Datasets available for download include juvenile arrests by demographic and offense from 2013 to early 2017.
CHICAGO –(ENEWSPF)–June 9, 2017. Justice Divided (justicedivided.com) is a new educational tool focused on a long-recognized problem of the juvenile justice system: Youth of all races break the law, but black youth are more likely to be punished for it. The project seeks to promote awareness of this phenomenon, also known as disproportionate minority contact, and equip youth and those who advocate for them with strategies for creating a more equitable justice system.
The Justice Divided project synthesizes several datasets into engaging infographics to illustrate how Chicago’s black youth are impacted by the justice system more than their peers. Statistics visualized include:
Arrests for marijuana possession have fallen since Chicago decriminalized marijuana in 2012. However, the proportion of arrests of black youth stayed the same through statewide decriminalization in 2016.
In 2014, black youth were almost twice as likely to be arrested citywide. In some Northside neighborhoods, black youth made up the smallest share of the population, but the largest share of arrests.
In 2015, 87% of youth released to Chicago from Illinois juvenile prisons were black, even though black youth only make up 42% of the population of youth in Chicago between the ages 10 and 17.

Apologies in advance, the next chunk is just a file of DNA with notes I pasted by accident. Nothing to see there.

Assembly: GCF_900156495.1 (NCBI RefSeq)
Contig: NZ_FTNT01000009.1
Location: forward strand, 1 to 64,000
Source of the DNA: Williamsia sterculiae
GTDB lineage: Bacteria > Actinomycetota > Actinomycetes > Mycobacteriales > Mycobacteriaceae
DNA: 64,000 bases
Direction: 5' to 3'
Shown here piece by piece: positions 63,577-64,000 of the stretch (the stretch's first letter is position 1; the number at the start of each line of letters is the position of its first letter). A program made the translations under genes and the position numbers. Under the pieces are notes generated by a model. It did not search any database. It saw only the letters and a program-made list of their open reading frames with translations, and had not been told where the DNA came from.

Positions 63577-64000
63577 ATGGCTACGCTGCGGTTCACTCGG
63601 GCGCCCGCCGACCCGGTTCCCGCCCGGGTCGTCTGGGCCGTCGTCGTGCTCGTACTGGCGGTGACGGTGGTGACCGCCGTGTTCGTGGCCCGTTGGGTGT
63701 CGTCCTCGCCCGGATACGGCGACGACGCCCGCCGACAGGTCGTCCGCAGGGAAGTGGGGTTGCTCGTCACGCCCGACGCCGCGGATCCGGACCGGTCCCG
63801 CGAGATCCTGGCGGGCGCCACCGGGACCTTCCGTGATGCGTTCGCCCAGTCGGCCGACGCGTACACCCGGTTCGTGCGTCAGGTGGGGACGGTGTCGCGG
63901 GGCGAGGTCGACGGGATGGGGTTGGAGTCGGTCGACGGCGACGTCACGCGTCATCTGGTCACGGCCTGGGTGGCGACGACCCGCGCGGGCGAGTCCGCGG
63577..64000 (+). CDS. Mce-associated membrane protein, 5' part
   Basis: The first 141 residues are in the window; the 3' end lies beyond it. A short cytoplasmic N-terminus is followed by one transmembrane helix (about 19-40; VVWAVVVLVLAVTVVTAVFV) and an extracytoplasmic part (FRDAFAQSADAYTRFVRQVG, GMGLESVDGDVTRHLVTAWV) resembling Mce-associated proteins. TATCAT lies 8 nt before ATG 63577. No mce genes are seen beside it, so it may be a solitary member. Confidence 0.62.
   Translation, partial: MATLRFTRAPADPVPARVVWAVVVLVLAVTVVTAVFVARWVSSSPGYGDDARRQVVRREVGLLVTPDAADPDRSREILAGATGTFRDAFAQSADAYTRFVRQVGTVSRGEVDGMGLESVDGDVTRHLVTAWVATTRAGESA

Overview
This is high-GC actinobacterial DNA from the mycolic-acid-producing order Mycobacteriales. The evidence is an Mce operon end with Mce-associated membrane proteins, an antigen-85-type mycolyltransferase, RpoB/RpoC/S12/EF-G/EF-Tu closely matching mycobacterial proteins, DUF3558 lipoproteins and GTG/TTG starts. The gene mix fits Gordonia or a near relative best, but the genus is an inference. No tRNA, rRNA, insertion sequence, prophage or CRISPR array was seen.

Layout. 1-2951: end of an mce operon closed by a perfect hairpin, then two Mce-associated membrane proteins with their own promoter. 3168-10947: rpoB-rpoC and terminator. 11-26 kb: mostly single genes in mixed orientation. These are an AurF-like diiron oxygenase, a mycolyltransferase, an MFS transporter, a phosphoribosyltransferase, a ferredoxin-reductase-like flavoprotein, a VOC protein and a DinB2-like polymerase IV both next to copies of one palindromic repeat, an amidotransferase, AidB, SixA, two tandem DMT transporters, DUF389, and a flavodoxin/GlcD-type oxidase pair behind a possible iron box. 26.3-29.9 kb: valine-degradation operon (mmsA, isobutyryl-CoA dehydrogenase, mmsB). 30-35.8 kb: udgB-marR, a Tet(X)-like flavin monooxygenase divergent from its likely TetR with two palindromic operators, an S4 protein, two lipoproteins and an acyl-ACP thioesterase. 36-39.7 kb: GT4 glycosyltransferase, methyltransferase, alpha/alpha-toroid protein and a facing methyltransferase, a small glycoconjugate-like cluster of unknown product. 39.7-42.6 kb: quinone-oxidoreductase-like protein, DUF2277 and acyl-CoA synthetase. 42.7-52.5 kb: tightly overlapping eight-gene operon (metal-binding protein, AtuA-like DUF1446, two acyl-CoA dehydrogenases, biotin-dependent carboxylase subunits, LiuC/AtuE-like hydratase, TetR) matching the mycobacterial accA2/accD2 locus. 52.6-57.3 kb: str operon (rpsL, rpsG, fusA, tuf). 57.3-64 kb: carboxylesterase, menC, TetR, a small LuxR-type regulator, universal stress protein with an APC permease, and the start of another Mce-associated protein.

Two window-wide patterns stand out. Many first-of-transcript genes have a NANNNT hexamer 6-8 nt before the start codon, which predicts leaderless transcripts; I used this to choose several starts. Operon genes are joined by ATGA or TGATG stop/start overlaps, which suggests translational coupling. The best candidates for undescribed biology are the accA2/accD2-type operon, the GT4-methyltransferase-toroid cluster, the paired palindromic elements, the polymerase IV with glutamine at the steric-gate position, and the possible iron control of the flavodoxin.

The data behind Justice Divided were obtained from public agencies and are available for download at justicedivided.com/download-data. Further information on how the data were processed, as well as raw source data, is available on GitHub at github.com/datamade/justice-divided/tree/master/data.
Click here to view and download the datasets, including:
- Juvenile arrests by demographic, 2013 to early 2017 (Chicago Police Department)
- Juvenile arrests by Chicago police district, 2014 (Chicago Police Department)
- Illinois Department of Juvenile Justice exits to Chicago ZIP codes, 2009 to 2015 (Illinois Department of Juvenile Justice)
Justice Divided users are encouraged to learn about youth incarceration then take action by raising awareness, volunteering and contacting legislators. The site also connects young people with resources they can use to navigate the juvenile justice system, including legal aid, expungement, information on legal rights, places to find summer jobs and more.
Credits: DataMade built Justice Divided in partnership with the Illinois Justice Project, Adler University, and Project NIA, with funding from the Polk Bros. Foundation.